How to make carrots interesting

Spicy carrot salat

There is always some vegetable that even the most hard-core vegetable lover dislikes. I count myself as a hard-core vegetable lover: I can rant for hours about the secret pleasures of artichokes or the juicy consistency of asparagus. I eat vegetables because they are good-for-you, sure, but mainly I eat them because I want to eat them. I want to cook with them. Whenever I go to the market, I have to stop myself from buying too much. I am a compulsive vegetable shopper, I admit it, and nothing excites me more than a good-looking (and better tasting!) fruit and veggies stall. My vegetable love has always been one of the distinctive tract of my personality: my sister is the one who eats only meat, I am the one who eats only vegs. We are a team, when it comes to eating.

However there are some vegetables I don’t like. Not that I don’t eat them, mind you, but.. I just don’t buy them, or if I do, they linger in my fridge for a while and then die. Boring food, I have no room for you in my kitchen. But I don’t like this attitude of mine. I strongly believe there is something good in every situation, even the most difficult one, and I strongly believe that for every vegetable there must be a recipe I really like. I already knew carrots was one of these vegetables.  I never cared much about it when raw, and I always actively disliked it when cooked. Boiled carrots, puah! In front of boiled carrots I am a stubborn five years old who won’t eat his veggies, no matter what.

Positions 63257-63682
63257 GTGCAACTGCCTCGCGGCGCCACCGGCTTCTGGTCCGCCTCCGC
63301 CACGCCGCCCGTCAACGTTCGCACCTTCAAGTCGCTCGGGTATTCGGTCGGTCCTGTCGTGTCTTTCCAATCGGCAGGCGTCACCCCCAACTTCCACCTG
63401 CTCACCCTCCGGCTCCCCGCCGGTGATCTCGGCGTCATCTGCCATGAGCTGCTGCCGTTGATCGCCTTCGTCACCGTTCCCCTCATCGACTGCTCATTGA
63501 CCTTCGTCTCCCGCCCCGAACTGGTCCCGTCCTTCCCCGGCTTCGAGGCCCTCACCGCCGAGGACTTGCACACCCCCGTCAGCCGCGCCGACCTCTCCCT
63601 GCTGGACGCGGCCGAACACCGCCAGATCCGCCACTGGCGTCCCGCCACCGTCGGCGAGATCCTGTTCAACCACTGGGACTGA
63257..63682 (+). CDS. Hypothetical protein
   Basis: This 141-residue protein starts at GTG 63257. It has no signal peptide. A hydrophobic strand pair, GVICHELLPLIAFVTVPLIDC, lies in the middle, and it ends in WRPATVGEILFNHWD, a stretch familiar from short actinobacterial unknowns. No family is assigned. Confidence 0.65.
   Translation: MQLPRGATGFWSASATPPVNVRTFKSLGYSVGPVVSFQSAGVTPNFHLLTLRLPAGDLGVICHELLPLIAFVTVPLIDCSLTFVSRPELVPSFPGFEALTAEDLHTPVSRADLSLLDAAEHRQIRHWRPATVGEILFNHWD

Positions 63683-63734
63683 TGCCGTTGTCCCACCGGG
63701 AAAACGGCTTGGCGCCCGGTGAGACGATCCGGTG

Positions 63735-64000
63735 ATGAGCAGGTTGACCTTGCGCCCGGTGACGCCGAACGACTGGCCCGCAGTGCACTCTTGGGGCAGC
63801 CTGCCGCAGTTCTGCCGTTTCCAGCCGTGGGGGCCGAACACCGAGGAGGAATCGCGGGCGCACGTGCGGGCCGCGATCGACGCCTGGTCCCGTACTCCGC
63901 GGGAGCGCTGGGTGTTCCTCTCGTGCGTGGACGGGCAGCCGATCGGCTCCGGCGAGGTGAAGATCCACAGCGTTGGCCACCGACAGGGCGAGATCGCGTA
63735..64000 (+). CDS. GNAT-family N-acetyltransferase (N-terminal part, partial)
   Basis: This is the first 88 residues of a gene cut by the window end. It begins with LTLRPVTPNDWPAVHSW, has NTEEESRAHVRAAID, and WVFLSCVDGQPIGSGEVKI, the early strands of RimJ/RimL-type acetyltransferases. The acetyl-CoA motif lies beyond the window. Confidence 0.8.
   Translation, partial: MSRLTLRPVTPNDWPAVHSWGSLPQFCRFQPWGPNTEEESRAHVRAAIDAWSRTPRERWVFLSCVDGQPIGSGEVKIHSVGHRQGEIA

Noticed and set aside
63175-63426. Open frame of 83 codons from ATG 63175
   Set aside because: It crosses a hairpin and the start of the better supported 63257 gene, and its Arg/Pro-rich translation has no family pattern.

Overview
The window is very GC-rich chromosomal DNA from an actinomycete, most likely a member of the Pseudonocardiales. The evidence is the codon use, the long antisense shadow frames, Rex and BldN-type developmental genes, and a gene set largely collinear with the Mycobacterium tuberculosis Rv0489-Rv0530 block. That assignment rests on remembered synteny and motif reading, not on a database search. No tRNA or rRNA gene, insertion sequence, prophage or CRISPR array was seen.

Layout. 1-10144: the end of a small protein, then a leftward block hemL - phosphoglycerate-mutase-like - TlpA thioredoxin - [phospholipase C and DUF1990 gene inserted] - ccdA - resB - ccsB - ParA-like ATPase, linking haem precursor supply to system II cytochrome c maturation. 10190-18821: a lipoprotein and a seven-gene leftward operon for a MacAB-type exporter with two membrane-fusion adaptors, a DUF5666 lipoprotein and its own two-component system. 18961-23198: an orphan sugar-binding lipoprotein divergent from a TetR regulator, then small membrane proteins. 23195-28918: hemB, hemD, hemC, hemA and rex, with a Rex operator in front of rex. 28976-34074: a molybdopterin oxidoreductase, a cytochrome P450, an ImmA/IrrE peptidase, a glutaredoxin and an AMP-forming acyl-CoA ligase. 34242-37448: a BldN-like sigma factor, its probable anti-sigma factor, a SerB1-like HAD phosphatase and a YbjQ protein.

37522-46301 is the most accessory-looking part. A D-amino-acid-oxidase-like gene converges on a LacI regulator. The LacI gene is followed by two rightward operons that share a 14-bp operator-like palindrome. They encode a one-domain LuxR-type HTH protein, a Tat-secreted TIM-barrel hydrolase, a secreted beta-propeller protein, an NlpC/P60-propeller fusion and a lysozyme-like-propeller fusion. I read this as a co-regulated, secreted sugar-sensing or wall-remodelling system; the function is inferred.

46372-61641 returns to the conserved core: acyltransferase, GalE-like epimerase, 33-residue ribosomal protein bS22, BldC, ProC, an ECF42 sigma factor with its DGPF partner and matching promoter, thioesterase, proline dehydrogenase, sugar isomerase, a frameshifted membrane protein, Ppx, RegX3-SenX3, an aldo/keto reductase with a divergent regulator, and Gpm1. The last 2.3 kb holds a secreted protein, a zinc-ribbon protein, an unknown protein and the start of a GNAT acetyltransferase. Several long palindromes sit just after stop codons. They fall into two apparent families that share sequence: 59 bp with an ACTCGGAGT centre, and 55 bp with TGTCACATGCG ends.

A while ago while on holiday in Calabria, I was served a small side dish of freshly harvested and grated carrots, fresh and juicy, served with a generous dressing of strong olive oil and a sprinkle of toasted sesame seeds. I fell in love with it, and from then on I prepare this side regularly. I do find good carrots here. And what about cooked carrots? Thankfully, il signor Ottolenghi helped me again. I trusted his book ‘Plenty‘ enough to try the only all-carrot recipe there. You’ll be glad you did as well, no matter if you like carrots or are tepid about them. Spicy, hot, juicy, tangy, with this recipe you won’t stop after a few bites, bored to death, I promise. Ottolenghi invites you to play around with the spices. I followed his quite faithfully, adjusting the quantities to my taste. If you need to convert between whole and ground spices, Claire recently experimented on this one, and I found it very useful.

Spicy Moroccan carrot salad

Adapted from Plenty

Ingredients: (makes a generous side for two)

500 gr carrots

olive oil

1 small onion

2 thai red chillies

1 crushed garlic clove

1/2 tsp ground cinnamon

1/2 tsp coriander seeds

1 tsp cumin seeds

2 cloves

1 tsp sweet paprika

1 tablespoon fresh grated ginger

1 tablespoon white wine vinegar

1/2 tablespoon chopped preserved lemon skin

salt and pepper

3 tablespoon chopped coriander

optional: some thick yogurt, to serve

Method: